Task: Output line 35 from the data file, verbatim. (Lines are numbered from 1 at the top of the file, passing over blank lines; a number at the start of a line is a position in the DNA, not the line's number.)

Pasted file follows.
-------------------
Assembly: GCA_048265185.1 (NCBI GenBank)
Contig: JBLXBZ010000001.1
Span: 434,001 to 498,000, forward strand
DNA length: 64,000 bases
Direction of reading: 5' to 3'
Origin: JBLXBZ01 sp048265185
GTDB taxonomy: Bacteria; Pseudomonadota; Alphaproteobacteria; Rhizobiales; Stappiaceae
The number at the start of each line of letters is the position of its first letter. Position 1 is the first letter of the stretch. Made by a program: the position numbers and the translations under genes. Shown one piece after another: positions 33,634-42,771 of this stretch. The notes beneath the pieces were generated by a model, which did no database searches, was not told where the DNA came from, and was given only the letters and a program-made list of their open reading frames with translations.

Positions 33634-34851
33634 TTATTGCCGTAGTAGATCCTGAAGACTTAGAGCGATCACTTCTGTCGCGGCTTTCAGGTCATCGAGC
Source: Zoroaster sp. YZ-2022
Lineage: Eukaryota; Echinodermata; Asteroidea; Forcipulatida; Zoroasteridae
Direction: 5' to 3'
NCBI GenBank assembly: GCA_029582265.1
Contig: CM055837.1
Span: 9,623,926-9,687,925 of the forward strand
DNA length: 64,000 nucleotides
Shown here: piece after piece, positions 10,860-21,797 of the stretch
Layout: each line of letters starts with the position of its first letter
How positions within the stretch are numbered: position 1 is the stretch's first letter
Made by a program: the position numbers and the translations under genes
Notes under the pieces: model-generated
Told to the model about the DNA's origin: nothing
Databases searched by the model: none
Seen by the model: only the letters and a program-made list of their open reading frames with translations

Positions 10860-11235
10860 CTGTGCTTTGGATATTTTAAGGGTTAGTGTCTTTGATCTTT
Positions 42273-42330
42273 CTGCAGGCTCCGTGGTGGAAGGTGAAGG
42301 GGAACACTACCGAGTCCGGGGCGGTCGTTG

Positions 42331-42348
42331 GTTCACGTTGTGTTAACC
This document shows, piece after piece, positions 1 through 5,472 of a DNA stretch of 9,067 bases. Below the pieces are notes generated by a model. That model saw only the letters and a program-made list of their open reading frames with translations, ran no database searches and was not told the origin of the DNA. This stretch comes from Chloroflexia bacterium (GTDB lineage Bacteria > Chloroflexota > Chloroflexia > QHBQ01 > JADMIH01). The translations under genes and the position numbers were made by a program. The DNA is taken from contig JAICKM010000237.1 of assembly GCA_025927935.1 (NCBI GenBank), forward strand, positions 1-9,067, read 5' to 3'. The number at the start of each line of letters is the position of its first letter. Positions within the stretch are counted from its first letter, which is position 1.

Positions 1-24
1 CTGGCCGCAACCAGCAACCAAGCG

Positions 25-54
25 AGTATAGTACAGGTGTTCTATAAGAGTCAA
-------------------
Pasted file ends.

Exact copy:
1 CTGGCCGCAACCAGCAACCAAGCG